Kerry and Swift Boat Debate, Again??
Posted by ssbg on May 28, 2006
The New York Times reports that John Kerry wants to re-fight the Swift Boat debate, two years after his serial exaggerations and outright lies about his military service cost him the presidential election. The only possible reason for raising this issue would be to clear the decks for another presidential run in 2008, but like 2004, it shows that Kerry's only strategy for elections is to live in a refashioned past:
Three decades after the Vietnam War and nearly two years after Mr. Kerry's failed presidential bid, most Americans have probably forgotten why it ever mattered whether he went to Cambodia or that the Swift Boat Veterans for Truth accused him of making it all up, saying he was dishonest and lacked patriotism.But among those who were on the front lines of the 2004 campaign, the battle over Mr. Kerry's wartime service continues, out of the limelight but in some ways more heatedly — because unlike then, Mr. Kerry has fully engaged in the fight. Only those on Mr. Kerry's side, however, have gathered new evidence to support their case. …
His supporters are compiling a dossier that they say will expose every one of the Swift boat group's charges as a lie and put to rest any question about Mr. Kerry's valor in combat. While it would be easy to see this as part of Mr. Kerry's exploration of another presidential run, his friends say the Swift boat charges struck at an experience so central to his identity that he would want to correct the record even if he were retiring from public life.
Mr. Kerry portrays himself as a wary participant in his own defense, insisting in the two-hour interview that he does not want to dwell on the accusations or the mistakes of his 2004 campaign. "I'm moving on," he says several times.
Obviously, he's not moving on, and that was the problem with his whole presidential run. It would be inaccurate, to put it mildly, to say that the Swift boat veterans cost Kerry the presidency. What defeated Kerry was his insistence on focusing his campaign on his valor in Viet Nam and the repetition of stories like Christmas in Cambodia that failed the smell test. Instead of offering coherent policies on foreign and domestic issues, but especially about the war in Iraq, Kerry insisted on talking about his service in Viet Nam as opposed to Bush's National Guard service and Cheney's deferments. When the opposition engaged on those topics, seeing as how Kerry didn't want to talk about much else, he seemed shocked that people would question his assertions.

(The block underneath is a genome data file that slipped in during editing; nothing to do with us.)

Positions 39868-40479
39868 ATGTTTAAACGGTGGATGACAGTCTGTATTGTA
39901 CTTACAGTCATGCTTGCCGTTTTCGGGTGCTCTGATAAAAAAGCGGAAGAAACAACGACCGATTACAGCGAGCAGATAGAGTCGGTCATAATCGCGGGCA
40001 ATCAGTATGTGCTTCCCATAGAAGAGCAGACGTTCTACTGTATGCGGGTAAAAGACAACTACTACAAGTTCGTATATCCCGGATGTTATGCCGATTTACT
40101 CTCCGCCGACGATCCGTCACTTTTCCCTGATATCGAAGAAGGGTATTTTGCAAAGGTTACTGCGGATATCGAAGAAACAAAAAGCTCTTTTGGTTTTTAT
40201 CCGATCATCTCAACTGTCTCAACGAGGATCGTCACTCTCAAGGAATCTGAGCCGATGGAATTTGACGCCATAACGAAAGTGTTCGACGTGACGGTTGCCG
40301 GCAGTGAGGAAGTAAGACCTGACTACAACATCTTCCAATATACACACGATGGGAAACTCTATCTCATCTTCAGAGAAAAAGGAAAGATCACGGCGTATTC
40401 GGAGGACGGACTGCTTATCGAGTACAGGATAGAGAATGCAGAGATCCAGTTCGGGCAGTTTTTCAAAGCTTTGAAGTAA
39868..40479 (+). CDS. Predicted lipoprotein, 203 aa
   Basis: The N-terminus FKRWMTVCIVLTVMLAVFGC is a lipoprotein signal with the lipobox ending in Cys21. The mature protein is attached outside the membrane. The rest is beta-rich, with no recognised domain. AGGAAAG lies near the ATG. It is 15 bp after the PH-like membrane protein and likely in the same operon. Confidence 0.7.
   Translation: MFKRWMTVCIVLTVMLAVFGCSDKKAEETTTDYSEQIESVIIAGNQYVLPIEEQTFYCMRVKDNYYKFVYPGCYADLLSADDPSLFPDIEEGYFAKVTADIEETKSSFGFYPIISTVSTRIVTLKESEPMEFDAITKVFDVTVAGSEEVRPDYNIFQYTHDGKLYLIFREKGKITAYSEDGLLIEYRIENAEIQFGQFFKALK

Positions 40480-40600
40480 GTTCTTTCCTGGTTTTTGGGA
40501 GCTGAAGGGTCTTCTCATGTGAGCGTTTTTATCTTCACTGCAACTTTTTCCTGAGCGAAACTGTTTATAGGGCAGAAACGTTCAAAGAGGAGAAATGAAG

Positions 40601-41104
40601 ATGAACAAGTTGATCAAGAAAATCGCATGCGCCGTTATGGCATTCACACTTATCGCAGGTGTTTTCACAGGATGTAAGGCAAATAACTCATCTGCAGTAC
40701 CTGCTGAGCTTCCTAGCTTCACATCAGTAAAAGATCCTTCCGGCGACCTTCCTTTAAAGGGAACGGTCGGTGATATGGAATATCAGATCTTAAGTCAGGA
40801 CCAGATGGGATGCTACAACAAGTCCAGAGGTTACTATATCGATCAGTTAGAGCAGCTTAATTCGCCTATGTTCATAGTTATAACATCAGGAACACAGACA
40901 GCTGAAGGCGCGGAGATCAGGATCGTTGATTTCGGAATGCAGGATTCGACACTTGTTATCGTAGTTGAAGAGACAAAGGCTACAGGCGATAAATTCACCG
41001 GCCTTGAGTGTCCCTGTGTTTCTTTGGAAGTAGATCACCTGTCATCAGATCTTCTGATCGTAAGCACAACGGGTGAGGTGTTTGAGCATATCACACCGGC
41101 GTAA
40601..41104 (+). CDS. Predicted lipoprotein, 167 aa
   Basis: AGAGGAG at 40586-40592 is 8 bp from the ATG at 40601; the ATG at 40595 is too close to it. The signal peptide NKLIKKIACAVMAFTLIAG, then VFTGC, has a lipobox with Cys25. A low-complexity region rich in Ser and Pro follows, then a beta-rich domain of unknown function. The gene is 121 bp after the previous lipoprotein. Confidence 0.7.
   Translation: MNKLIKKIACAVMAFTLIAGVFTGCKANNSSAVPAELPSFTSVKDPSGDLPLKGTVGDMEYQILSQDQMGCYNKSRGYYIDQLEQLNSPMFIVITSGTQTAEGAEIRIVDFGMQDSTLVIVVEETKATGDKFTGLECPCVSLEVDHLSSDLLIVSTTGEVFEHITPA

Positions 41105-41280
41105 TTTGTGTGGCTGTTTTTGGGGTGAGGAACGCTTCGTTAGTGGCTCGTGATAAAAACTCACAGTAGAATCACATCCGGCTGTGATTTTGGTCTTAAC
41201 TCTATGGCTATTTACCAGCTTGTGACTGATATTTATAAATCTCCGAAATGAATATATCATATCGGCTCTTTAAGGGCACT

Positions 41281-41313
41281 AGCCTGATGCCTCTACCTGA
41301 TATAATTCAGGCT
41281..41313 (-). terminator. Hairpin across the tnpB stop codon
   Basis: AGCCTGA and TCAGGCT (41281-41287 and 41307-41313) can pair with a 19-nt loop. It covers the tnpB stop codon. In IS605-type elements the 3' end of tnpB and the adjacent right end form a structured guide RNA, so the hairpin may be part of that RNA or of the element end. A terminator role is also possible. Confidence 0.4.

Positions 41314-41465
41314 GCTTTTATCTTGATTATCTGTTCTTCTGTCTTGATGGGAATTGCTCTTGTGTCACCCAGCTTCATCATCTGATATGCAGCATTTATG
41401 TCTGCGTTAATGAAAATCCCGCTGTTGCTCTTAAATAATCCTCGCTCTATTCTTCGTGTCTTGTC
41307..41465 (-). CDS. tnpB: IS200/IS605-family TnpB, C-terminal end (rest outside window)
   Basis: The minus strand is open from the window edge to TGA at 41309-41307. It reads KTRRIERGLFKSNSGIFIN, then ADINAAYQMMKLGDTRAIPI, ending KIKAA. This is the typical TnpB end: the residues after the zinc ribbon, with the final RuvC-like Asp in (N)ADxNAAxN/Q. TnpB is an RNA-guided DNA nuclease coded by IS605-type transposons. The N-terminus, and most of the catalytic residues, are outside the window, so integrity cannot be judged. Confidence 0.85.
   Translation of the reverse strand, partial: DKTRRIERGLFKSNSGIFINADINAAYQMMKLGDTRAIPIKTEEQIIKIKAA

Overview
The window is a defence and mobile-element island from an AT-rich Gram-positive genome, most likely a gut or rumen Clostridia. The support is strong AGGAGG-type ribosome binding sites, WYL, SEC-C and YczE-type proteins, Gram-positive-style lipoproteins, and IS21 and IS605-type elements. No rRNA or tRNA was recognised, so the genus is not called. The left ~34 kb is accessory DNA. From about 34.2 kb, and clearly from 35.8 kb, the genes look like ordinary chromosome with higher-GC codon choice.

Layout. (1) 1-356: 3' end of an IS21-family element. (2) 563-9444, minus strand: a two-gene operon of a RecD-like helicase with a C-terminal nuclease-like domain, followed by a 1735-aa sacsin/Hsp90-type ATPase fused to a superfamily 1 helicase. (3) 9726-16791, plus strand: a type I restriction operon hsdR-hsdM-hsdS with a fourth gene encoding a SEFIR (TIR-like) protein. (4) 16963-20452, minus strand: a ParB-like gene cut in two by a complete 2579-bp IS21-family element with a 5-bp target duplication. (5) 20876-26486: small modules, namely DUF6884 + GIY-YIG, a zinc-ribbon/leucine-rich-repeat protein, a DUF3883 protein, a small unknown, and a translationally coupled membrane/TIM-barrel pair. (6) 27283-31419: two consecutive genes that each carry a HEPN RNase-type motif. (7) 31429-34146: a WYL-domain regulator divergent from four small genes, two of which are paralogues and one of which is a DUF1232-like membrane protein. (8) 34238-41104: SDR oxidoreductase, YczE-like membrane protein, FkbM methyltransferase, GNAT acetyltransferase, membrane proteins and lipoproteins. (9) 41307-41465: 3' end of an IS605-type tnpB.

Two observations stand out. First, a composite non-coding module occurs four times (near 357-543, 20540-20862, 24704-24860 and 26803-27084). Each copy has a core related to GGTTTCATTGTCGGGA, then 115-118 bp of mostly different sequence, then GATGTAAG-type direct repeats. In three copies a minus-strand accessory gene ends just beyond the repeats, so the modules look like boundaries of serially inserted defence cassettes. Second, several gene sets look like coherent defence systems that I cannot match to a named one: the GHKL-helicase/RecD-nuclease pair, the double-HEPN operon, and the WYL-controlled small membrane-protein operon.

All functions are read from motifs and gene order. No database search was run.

Had Kerry developed a coherent message on policy and left Viet Nam in the past where it belonged, he would never have had to deal with the Swift Boat vets at all. They only organized because Kerry stupidly put their photos on his campaign material and implied that these veterans supported him. When they angrily demanded a retraction, the Kerry campaign refused — and they set about telling their stories instead.
Interestingly, the Times never addresses the central Kerry fib that allowed the opposition to get a toehold on this issue. Kerry had pontificated during the 1986 debate over funding the Nicaraguan contras that he knew what it was like to be behind enemy lines, and told a story that he had often related regarding how he spent Christmas 1968 in Cambodia (March 27, 1986 CR 3594):